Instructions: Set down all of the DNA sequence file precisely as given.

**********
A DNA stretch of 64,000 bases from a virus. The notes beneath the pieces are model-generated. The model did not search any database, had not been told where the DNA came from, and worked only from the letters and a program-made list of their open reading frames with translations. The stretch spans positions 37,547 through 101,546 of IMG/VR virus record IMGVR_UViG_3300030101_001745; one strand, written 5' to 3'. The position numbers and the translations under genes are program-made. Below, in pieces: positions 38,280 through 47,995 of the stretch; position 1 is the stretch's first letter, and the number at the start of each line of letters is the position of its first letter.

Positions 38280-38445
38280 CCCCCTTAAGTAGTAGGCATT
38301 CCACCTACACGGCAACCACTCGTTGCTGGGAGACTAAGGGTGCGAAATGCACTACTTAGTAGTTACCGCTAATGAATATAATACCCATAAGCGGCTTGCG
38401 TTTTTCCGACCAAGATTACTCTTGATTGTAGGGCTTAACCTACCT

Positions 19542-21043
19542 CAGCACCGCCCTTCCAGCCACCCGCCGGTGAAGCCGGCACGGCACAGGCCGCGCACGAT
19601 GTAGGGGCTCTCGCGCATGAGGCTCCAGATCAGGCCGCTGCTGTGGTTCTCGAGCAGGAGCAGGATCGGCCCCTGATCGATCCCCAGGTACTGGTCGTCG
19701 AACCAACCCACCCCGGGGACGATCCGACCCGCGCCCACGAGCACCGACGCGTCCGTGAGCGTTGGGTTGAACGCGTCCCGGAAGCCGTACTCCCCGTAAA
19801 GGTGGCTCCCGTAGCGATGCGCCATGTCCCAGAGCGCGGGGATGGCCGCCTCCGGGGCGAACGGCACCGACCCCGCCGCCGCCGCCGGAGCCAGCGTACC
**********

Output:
A DNA stretch of 64,000 bases from a virus. The notes beneath the pieces are model-generated. The model did not search any database, had not been told where the DNA came from, and worked only from the letters and a program-made list of their open reading frames with translations. The stretch spans positions 37,547 through 101,546 of IMG/VR virus record IMGVR_UViG_3300030101_001745; one strand, written 5' to 3'. The position numbers and the translations under genes are program-made. Below, in pieces: positions 38,280 through 47,995 of the stretch; position 1 is the stretch's first letter, and the number at the start of each line of letters is the position of its first letter.

Positions 38280-38445
38280 CCCCCTTAAGTAGTAGGCATT
38301 CCACCTACACGGCAACCACTCGTTGCTGGGAGACTAAGGGTGCGAAATGCACTACTTAGTAGTTACCGCTAATGAATATAATACCCATAAGCGGCTTGCG
38401 TTTTTCCGACCAAGATTACTCTTGATTGTAGGGCTTAACCTACCT

Positions 19542-21043
19542 CAGCACCGCCCTTCCAGCCACCCGCCGGTGAAGCCGGCACGGCACAGGCCGCGCACGAT
19601 GTAGGGGCTCTCGCGCATGAGGCTCCAGATCAGGCCGCTGCTGTGGTTCTCGAGCAGGAGCAGGATCGGCCCCTGATCGATCCCCAGGTACTGGTCGTCG
19701 AACCAACCCACCCCGGGGACGATCCGACCCGCGCCCACGAGCACCGACGCGTCCGTGAGCGTTGGGTTGAACGCGTCCCGGAAGCCGTACTCCCCGTAAA
19801 GGTGGCTCCCGTAGCGATGCGCCATGTCCCAGAGCGCGGGGATGGCCGCCTCCGGGGCGAACGGCACCGACCCCGCCGCCGCCGCCGGAGCCAGCGTACC